One of New Orleans’ favorite bartenders is making moves — and delicious drinks.
Though the start of Kimberly Patton-Bragg’s career behind the bar wasn’t glorious, it helped pave the way for her career as one of New Orleans’ top mixologists. “Technically, my first job was being a bartender,” says Patton-Bragg, who hails from Jacksonville, Fla. “That was mixing grapefruit juice and prune juice for old men at the golf club.”
Later, Patton-Bragg moved to New York City to pursue an acting career. She began tending bar to make ends meet, and she found herself giving a lengthy answer to the question of what she did for work — trying to explain that while, yes, she was bartending, she was actually not a bartender.
Finally, she realized that she genuinely loved being behind the bar … and it didn’t hurt that the job afforded some financial stability. “It started sinking in for me when I worked at Blue Smoke in New York,” she says. “I was an actor then, and bartending pays a hell of a lot better than Shakespeare.”
Six years ago, Patton-Bragg and her husband moved to New Orleans; since then, she’s helped build the cocktail programs of some of the city’s most-vaunted destinations, including the Swizzle Stick Bar, Dominique’s on Magazine and Domenica. She recently left Tivoli & Lee, where she created the restaurant’s whiskey-based cocktail list, to become the front-of-house and bar manager at Three Muses on Frenchmen Street.
“Initially, I was hired to consult on Three Muses’ cocktail list,” Patton-Bragg says. The tiny club wanted her to stay, and Patton-Bragg liked the idea of being so close to her home near Frenchmen. “I got an offer I couldn’t refuse,” she says. “I have a three-minute walking commute … but I’m going to miss my Tivoli & Lee family.”
Patton-Bragg is known for her creative liquor infusions, which change according to her whimsy and what’s in season — think hibiscus-and-jalapeno-infused tequila, or a refreshing, summery gin flavored with blueberries and cucumbers. In the future, she hopes to open her own restaurant to end what she sees as New Orleans’ “drought” of authentic Mexican street food.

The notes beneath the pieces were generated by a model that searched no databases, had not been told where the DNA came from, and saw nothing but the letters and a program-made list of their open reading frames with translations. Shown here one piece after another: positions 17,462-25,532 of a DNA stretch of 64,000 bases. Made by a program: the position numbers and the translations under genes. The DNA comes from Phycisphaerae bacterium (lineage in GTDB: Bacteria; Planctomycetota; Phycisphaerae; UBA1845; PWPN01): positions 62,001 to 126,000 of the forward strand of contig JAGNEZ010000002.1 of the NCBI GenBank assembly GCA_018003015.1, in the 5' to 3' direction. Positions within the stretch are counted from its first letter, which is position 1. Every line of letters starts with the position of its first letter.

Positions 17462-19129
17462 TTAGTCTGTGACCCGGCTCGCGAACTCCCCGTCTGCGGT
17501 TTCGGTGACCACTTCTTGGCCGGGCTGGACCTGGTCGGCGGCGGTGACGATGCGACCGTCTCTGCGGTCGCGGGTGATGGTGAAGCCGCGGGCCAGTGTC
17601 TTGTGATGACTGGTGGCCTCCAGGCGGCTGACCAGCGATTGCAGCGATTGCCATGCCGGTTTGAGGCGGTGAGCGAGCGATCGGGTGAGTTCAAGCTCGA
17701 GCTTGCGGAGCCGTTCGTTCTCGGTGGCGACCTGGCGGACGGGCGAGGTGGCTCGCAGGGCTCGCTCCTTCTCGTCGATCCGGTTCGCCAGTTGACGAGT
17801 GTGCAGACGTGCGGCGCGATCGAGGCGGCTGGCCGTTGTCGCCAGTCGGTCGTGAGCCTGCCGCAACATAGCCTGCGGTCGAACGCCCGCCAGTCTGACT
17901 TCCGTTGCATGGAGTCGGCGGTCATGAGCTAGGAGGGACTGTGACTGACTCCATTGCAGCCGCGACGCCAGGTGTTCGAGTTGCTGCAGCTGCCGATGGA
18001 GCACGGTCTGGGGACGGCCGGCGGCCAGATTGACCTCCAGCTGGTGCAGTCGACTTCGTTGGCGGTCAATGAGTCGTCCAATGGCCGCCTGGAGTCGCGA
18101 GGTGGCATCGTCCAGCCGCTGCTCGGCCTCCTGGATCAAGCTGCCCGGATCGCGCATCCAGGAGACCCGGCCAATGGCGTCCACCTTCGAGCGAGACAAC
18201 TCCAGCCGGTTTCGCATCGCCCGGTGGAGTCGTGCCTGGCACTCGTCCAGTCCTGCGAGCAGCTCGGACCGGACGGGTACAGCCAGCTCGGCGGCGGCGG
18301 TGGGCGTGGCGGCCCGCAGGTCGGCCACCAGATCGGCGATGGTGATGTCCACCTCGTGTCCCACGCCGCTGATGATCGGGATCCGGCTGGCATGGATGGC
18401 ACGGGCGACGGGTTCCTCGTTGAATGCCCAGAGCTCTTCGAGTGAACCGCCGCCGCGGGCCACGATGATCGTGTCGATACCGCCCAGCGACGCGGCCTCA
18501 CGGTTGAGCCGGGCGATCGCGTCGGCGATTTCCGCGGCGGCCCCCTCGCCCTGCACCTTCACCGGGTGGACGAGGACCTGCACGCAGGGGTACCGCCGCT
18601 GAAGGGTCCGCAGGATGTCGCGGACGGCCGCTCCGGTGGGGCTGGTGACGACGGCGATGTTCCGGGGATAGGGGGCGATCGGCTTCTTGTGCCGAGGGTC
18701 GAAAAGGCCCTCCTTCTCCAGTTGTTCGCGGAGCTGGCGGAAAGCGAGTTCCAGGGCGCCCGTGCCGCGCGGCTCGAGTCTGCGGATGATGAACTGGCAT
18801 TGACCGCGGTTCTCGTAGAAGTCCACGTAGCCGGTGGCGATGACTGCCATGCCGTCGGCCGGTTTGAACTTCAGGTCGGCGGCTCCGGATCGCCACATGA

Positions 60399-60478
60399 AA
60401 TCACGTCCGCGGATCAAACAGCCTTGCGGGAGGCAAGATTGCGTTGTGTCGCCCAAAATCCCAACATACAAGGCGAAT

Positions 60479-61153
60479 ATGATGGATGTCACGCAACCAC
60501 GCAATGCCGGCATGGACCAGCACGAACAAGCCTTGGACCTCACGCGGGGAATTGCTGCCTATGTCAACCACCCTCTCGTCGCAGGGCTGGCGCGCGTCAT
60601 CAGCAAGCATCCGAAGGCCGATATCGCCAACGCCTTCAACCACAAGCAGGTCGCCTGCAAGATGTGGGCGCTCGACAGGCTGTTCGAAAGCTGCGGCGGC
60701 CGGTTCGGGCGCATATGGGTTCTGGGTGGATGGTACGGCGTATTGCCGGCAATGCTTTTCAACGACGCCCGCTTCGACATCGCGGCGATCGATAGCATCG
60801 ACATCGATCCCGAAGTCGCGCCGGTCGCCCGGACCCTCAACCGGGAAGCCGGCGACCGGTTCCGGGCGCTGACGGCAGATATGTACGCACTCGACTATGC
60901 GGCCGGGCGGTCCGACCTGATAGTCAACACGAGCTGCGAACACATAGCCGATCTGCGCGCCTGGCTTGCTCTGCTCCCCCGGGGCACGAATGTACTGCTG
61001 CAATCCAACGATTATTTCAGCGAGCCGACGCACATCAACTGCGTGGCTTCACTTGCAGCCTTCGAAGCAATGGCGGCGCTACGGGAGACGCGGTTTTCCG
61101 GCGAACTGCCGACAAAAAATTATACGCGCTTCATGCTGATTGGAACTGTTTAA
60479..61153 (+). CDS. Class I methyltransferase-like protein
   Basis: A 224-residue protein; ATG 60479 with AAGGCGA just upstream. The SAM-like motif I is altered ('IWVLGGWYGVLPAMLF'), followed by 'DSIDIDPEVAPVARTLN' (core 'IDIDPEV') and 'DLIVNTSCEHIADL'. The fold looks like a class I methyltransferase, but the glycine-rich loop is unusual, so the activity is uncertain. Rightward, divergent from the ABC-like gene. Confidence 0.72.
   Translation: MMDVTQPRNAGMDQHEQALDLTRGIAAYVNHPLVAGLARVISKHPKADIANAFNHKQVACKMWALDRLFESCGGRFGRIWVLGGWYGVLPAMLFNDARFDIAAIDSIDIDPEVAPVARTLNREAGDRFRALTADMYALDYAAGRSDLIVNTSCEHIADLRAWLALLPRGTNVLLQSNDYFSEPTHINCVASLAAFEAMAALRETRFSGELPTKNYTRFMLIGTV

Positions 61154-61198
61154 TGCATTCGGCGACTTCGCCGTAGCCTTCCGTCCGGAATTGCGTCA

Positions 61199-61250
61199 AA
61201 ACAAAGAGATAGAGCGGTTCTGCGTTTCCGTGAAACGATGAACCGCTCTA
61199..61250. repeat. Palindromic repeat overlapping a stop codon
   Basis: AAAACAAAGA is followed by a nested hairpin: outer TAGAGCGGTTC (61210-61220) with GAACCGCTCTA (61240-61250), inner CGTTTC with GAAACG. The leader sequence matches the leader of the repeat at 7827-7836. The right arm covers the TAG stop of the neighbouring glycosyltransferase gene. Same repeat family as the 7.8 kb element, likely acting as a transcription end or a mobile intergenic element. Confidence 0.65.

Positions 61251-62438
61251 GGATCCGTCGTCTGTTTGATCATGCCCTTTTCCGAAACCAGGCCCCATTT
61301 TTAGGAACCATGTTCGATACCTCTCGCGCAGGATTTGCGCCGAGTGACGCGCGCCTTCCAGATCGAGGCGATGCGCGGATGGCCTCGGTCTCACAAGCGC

Though you might imagine Patton-Bragg spending her free time making fabulous cocktails just for herself, she claims that’s not the case. When off the clock, the bartender becomes “just very boring and domestic,” cooking and spending time with her husband — though most would argue that her interest in fencing is anything but boring. “I do fencing on Tuesday nights,” she says. “I’ve been fencing for a couple years, and I love it.”
In recent years, the profession of bartending has gained respect, and the terms used to describe bartenders have gotten fancier. Patton-Bragg usually goes by “bartender,” and has no problem being called a “mixologist,” but there’s one moniker she truly dislikes. “Don’t ever call me a ‘bar chef,’” she says. “That’s the term that drives me crazy. Chefs earned their title. They’re chefs. That’s something that should be respected — and so should being a bartender.”
Because the scope of spirits and ingredients available to bartenders is always expanding, Patton-Bragg is continuously learning. “I’m constantly reading up on things; I’m always experimenting,” she says. “It’s really like being a pharmacist.” She also works with Glazer’s, a local liquor and beverage distribution company, offering spirits education and bartending at events.
Though she loves creating new drinks, Patton-Bragg says that the best part of her work is interacting with her customers. “We’re bartenders, not drink-makers,” she says. “We’re tending to the bar, making sure it’s a safe space and that everyone is enjoying themselves.”